Even expensive natural stone is often simply laid on gravel or chippings. But that can quickly become a problem. Gravel and chippings are not anti-capillary, as a study by the MPA Wiesbaden shows. If there is water on the waterproofing at the overlap of the membrane joints, for example, it migrates back upwards via the construction, resulting in unsightly moisture stains and weeds in the joints. Gutjahr has therefore developed the AquaDrain T + surface drainage especially for the loose laying of natural and artificial stone. The system is capillary passive and ensures fast and permanent drainage of the covering structure.
How AquaDrain T + works: The drainage system supports 100 % of the floor covering. This creates a cavity of 90% which can be drained – seepage water can drain off quickly and effectively. This has also been shown by an examination by the tBU Greven. In comparison with all of the most popular drainage mats for balconies and terraces, the Gutjahr system has the best drainage values, and moisture stains and frost damage are effectively prevented, as is the growth of weeds in the joints, which usually occurs with loose installation.
The system also acts as a protective layer and filter layer. The large contact area of 66% avoids high point loads. An additional protective layer is therefore not required on the waterproofing. A special geotextile fleece with low flow resistance is also laminated onto the plastic film as a kind of filter, which prevents fouling on the waterproofing.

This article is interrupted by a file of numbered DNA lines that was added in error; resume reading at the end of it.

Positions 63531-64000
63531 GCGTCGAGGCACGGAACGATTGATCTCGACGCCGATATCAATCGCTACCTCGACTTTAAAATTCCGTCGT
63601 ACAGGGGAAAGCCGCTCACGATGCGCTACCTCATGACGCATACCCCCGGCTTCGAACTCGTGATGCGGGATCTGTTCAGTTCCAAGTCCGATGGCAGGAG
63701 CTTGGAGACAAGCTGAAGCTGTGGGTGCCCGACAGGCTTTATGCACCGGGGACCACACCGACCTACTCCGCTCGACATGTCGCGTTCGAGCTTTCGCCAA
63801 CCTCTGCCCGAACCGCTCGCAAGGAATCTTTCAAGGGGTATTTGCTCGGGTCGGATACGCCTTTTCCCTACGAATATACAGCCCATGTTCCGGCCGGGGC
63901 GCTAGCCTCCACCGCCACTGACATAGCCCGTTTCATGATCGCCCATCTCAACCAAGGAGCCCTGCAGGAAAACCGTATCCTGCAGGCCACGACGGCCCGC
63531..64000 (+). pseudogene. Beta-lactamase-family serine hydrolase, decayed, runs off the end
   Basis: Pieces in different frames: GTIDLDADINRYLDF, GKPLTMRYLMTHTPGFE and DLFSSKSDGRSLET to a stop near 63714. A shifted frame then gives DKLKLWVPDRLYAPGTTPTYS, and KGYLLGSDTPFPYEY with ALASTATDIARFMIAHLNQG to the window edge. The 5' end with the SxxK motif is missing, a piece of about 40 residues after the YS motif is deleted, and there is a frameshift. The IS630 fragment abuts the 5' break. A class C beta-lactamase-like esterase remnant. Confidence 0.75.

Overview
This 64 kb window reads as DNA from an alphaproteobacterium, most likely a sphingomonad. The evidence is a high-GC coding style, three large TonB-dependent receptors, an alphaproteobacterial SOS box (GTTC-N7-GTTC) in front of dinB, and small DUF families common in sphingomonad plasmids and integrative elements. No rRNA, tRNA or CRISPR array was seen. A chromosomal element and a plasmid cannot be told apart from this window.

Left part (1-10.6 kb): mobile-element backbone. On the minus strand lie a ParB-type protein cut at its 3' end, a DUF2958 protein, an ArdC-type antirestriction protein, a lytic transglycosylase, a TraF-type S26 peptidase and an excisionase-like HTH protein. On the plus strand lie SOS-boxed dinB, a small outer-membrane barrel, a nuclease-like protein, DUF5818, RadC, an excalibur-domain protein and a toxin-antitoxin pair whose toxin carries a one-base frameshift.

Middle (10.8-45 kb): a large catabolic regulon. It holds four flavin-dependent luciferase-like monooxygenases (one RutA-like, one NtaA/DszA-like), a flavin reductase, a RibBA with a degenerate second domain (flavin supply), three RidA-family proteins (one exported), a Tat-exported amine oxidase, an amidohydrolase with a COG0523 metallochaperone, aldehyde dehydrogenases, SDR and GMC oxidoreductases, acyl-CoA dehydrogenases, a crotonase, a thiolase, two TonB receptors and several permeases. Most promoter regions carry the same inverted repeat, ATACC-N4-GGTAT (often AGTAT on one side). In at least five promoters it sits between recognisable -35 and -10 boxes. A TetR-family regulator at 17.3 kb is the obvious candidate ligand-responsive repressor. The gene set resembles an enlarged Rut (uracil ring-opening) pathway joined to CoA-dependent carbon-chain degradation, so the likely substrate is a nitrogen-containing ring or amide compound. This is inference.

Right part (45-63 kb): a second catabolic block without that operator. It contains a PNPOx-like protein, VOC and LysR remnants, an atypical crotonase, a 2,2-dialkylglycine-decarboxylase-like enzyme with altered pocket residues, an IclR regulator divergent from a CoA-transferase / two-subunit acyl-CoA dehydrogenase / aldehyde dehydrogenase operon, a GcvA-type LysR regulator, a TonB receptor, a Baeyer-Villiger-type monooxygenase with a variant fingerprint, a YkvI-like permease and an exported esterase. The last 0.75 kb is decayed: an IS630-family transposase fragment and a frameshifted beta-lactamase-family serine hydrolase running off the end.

350 square metres of the best views
Installer Richard Ehrlich and his team first rolled a PE film onto the roof terrace of Melk Abbey as a separating layer, and then the 16 mm thick AquaDrain T + drainage mats – a total of around 350 square meters. This was followed by a layer of chippings. The Luserna gneiss was laid loosely in the bed of chippings and the joints were grouted with chippings. And the result is impressive: the roof terrace shows how the historical structure and modern technology complement each other perfectly. The roof terrace also has special significance for Father Martin Rotheneder, the tourism manager at Melk Abbey: "Today everyone is invited to go up to the viewing platform and broaden their horizons, but not just enjoy the beautiful buildings and the surroundings, but also take a look towards a peaceful future. "
About Melk Abbey
Melk Abbey is a Benedictine Abbey near Melk (Lower Austria). As a symbol of the Wachau, it is a UNESCO World Heritage Site. The Wachau and Melk Abbey were also voted “Best Historic Destination in the World” by the National Geographic Traveller Magazine in 2008. Melk has been the spiritual and cultural centre of Lower Austria since the 11th century. Most of the baroque building that still exists today dates from the beginning of the 18th century. As well as the roof terrace with the fantastic view of the monastery and the surrounding area, the highlights are the marble hall and the library with about 100,000 books, plus the collegiate church and the abbey park. As well as the Benedictine monastery, Melk Abbey also accommodates the grammar school, which is Austria's oldest school.